Psalm 148 and John 13:31-35
In Psalm 148, the Psalmist calls for everything (and everyone) created by the Lord God to praise the Lord God. It is interesting to take note of the categories he assigns.
In verse 1, the Psalmist calls upon the angels and all the heavenly hosts to praise the God. According to the New Testament book of Colossians, the heavenly hosts include not just angels, which are ministering spirits sent forth to serve, but principalities and powers and all rule and authority. Like Plato this suggests that God made “ideas” before God made the “expression of those ideas.” In other words, God created the idea of a great light to rule the day and a lesser light to rule the night, before God created the sun and moon themselves. Likewise, God created the idea of rules and governments before the nations themselves came into being. Continue reading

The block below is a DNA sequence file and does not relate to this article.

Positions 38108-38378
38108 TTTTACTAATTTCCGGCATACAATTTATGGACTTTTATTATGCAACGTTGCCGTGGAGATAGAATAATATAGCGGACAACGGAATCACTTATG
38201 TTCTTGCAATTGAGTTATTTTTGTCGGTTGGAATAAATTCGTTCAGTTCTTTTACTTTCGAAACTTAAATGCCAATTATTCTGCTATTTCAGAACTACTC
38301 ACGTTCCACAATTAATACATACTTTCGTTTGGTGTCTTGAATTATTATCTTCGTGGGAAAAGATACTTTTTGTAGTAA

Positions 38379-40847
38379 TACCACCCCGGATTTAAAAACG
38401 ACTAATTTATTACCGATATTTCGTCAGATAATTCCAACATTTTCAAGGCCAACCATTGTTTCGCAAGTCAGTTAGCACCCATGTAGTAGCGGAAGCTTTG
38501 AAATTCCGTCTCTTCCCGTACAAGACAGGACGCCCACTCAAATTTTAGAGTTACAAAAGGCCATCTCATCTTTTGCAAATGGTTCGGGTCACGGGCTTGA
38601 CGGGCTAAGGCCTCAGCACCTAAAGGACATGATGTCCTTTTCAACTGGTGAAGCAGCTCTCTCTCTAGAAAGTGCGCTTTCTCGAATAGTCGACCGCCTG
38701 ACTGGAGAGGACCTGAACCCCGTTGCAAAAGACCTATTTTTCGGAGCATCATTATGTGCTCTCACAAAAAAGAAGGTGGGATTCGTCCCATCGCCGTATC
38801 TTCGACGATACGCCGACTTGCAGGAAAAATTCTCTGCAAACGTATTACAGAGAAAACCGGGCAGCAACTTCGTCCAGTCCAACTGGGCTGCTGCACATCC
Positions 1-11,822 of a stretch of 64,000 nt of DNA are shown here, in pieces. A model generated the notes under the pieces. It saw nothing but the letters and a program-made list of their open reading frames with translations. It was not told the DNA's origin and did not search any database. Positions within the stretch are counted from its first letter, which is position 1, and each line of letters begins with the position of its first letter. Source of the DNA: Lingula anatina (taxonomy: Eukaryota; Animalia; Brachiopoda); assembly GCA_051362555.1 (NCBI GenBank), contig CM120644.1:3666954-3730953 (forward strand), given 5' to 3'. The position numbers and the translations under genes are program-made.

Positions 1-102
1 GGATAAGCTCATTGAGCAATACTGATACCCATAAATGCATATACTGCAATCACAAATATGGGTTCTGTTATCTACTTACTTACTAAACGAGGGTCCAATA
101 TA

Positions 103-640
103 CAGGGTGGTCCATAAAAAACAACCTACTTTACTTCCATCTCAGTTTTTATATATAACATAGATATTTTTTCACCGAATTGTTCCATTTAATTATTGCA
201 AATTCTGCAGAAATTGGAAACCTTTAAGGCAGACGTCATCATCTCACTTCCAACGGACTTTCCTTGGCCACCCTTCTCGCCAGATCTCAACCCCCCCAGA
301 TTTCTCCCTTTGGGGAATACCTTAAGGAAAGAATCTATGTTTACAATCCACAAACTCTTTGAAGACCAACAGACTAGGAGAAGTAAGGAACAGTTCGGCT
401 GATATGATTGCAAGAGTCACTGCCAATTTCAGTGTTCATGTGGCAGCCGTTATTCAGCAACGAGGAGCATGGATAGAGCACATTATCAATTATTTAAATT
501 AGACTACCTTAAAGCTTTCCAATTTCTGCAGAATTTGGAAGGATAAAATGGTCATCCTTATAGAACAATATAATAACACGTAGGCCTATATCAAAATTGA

The late Bishop Herbert Spaugh was still living when I went to The Little Church on the Lane, way back in 1977. It was my privilege to meet with the Bishop for an hour once each week. He used that hour to good effect, trying his best to put his stamp upon me for the duration of my ministry. He talked me more or less permanently into the robe; but he could not talk me permanently into the collar, though I did wear it while I was at the Little Church, and I did find it useful, and once, even powerful. It was a Sunday afternoon, and I was in an elevator at the Charlotte Memorial Hospital with two elderly ladies. They were about forty, or maybe even forty-five. Anyway, I was wearing an overcoat with my hands in the pockets, and the coat collar was turned up against the cold. I was standing sideways, and my round collar was invisible to them. We punched in our floors and started-up. Suddenly, the elevator lurched, and the ladies fell into one another’s arms, and one of them cried out,“God help us!” My hands were already in the pockets of my coat. In a fit of inspiration, I pushed down hard, suddenly revealing my round collar, turned, looked into their startled faces and said, “He will!” I felt like Superman coming out of a phone booth. Powerful.